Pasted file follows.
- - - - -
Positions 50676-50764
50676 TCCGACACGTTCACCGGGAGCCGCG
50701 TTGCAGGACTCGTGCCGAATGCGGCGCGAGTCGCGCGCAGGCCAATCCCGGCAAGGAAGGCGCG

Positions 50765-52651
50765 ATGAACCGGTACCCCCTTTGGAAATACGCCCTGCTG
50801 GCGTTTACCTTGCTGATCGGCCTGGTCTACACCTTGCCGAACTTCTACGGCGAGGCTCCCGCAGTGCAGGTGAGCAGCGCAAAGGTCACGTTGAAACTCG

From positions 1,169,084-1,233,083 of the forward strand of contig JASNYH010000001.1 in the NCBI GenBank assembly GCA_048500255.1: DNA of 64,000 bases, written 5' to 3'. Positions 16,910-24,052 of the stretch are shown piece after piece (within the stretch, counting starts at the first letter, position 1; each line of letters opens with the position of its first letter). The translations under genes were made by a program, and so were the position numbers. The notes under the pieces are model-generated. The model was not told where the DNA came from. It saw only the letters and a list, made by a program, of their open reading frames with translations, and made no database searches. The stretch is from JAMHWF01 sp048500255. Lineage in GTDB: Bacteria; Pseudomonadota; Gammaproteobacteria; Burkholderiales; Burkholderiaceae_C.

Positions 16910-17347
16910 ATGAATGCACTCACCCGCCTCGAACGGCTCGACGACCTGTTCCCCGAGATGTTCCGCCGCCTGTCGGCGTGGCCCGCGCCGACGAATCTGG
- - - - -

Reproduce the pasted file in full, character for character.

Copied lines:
Positions 50676-50764
50676 TCCGACACGTTCACCGGGAGCCGCG
50701 TTGCAGGACTCGTGCCGAATGCGGCGCGAGTCGCGCGCAGGCCAATCCCGGCAAGGAAGGCGCG

Positions 50765-52651
50765 ATGAACCGGTACCCCCTTTGGAAATACGCCCTGCTG
50801 GCGTTTACCTTGCTGATCGGCCTGGTCTACACCTTGCCGAACTTCTACGGCGAGGCTCCCGCAGTGCAGGTGAGCAGCGCAAAGGTCACGTTGAAACTCG

From positions 1,169,084-1,233,083 of the forward strand of contig JASNYH010000001.1 in the NCBI GenBank assembly GCA_048500255.1: DNA of 64,000 bases, written 5' to 3'. Positions 16,910-24,052 of the stretch are shown piece after piece (within the stretch, counting starts at the first letter, position 1; each line of letters opens with the position of its first letter). The translations under genes were made by a program, and so were the position numbers. The notes under the pieces are model-generated. The model was not told where the DNA came from. It saw only the letters and a list, made by a program, of their open reading frames with translations, and made no database searches. The stretch is from JAMHWF01 sp048500255. Lineage in GTDB: Bacteria; Pseudomonadota; Gammaproteobacteria; Burkholderiales; Burkholderiaceae_C.

Positions 16910-17347
16910 ATGAATGCACTCACCCGCCTCGAACGGCTCGACGACCTGTTCCCCGAGATGTTCCGCCGCCTGTCGGCGTGGCCCGCGCCGACGAATCTGG